A Re-evaluation of the Role of Tetrahydropapaveroline in Ethanol Consumption in Rats
The role of tetrahydropapaveroline (THP), a condensation product of a dopaldehyde with dopamine, in the regulation of alcohol consumption was investigated. In the first experiment, rats received intraventricular injections of either racemic THP hydrobromide (0.65 or 1.3 mug/mul), R-(+)-THP (0.66 or 1.4 mug/mul), or an equal volume of vehicle. The lower doses of both ()-THP and (+)-THP significantly increased volitional alcohol intake. For the racemic compound, the increase was significant at 7-13% concentrations. The R-(+)-enantiomer increased consumption at 4-11 and 15-20% concentrations of ethanol. The higher doses of both compounds did not significantly alter alcohol preference. A second experiment evaluated the chronic effect of THP delivered subcutaneously via osmotic minipump. Animals receiving THP (0.1, 0.5, 1.0, 2.0, and 4.0 mg/ml) did not differ in their alcohol intake, compared to vehicle-treated controls. Whether or not endogenously formed THP participates in the etiology of alcohol addiction remains unclear. Nonetheless, there are few known compounds that induce a preference for unsweetened alcohol solutions over water in laboratory animals. (C) 2003 Elsevier Science Inc. All rights reserved.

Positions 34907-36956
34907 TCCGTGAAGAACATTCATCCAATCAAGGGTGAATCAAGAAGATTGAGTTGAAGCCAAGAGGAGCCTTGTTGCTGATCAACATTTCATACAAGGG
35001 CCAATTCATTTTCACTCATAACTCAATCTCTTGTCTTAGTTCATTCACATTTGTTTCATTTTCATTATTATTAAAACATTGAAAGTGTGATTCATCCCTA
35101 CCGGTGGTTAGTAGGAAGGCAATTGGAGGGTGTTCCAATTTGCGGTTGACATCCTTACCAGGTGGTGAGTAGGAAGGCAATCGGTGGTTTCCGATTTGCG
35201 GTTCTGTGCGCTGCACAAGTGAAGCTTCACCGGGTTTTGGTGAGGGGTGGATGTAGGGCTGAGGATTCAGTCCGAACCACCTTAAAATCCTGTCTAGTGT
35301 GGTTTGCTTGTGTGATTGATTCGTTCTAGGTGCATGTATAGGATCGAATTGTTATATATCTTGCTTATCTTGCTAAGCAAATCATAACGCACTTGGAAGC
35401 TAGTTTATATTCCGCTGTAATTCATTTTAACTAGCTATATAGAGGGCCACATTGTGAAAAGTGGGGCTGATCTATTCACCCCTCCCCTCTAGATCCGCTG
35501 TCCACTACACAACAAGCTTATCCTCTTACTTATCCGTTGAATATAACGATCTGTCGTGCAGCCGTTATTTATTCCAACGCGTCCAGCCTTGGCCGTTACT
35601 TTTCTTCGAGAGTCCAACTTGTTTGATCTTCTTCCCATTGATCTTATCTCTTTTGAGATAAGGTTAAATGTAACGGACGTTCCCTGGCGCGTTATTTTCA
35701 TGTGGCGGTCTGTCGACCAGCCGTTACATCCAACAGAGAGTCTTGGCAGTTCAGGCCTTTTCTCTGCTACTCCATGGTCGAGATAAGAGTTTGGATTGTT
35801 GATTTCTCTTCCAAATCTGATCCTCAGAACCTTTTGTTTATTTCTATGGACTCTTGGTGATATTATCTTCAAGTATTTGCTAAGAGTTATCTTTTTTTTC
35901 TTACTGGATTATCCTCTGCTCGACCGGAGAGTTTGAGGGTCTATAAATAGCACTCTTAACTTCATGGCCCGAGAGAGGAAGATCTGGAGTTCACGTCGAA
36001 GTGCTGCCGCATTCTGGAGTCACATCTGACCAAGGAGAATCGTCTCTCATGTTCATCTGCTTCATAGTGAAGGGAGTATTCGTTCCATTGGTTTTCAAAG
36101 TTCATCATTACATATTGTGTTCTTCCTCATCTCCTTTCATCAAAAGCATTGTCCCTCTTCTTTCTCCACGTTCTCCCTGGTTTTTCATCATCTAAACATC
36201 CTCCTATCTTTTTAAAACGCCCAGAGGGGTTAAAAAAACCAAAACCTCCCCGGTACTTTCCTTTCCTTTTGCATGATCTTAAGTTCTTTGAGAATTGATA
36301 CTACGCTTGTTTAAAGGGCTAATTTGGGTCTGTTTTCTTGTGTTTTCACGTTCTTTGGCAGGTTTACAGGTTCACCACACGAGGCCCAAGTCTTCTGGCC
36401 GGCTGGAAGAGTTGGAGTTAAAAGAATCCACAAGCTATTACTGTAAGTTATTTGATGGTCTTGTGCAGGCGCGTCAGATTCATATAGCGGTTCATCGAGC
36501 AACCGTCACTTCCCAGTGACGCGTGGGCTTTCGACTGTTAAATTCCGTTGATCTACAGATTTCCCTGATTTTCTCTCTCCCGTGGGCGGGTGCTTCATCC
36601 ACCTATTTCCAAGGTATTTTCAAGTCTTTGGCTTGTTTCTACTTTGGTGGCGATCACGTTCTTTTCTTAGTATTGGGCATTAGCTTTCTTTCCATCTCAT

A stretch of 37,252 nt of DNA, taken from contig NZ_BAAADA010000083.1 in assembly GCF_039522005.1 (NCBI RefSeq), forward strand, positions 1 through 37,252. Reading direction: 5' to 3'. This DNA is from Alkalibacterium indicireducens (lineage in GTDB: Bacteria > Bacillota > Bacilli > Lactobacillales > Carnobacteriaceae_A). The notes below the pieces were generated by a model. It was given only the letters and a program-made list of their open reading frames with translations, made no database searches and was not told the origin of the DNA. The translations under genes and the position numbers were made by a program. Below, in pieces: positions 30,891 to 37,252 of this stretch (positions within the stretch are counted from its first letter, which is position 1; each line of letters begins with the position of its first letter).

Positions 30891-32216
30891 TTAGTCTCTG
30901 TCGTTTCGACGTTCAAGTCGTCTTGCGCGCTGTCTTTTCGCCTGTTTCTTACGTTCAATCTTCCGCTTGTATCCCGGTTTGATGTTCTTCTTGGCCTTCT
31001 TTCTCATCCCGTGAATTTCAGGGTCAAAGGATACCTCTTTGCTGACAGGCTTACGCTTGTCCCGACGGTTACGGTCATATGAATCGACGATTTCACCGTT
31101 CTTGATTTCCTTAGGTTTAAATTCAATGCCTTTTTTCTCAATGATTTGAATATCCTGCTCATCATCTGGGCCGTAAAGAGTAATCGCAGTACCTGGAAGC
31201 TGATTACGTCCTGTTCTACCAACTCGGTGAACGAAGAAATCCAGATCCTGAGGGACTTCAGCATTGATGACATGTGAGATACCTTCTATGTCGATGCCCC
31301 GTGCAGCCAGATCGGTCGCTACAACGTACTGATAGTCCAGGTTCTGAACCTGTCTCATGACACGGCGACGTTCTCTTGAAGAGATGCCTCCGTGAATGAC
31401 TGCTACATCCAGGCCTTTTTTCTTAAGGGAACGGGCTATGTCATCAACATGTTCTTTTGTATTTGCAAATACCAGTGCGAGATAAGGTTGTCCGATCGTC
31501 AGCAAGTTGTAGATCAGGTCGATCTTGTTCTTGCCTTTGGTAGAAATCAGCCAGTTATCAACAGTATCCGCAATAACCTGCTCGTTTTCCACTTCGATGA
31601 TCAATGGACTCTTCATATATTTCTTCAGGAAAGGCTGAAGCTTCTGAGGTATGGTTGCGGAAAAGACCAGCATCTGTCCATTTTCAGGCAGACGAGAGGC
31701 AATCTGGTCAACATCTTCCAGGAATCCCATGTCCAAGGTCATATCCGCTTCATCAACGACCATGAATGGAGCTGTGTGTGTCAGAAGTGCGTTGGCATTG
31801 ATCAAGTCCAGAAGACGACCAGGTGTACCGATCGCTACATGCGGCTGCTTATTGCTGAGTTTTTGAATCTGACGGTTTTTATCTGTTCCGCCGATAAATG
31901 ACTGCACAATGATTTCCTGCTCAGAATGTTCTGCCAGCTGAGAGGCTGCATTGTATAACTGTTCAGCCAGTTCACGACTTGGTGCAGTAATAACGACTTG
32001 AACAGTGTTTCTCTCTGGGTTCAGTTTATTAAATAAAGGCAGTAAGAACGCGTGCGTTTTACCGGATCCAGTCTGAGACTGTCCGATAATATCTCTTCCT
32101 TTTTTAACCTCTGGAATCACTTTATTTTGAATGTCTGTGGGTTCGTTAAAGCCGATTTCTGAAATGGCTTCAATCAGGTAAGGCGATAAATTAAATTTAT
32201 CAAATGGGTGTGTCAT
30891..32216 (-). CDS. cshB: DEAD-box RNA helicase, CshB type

Brain Research Bulletin
McCoy, J. G.,
McMurtrey, K. D.,
Kane, V. B.,
Ward, C. P.
(2003). A Re-evaluation of the Role of Tetrahydropapaveroline in Ethanol Consumption in Rats. Brain Research Bulletin, 60(41276), 59-65.
Available at: http://aquila.usm.edu/fac_pubs/4364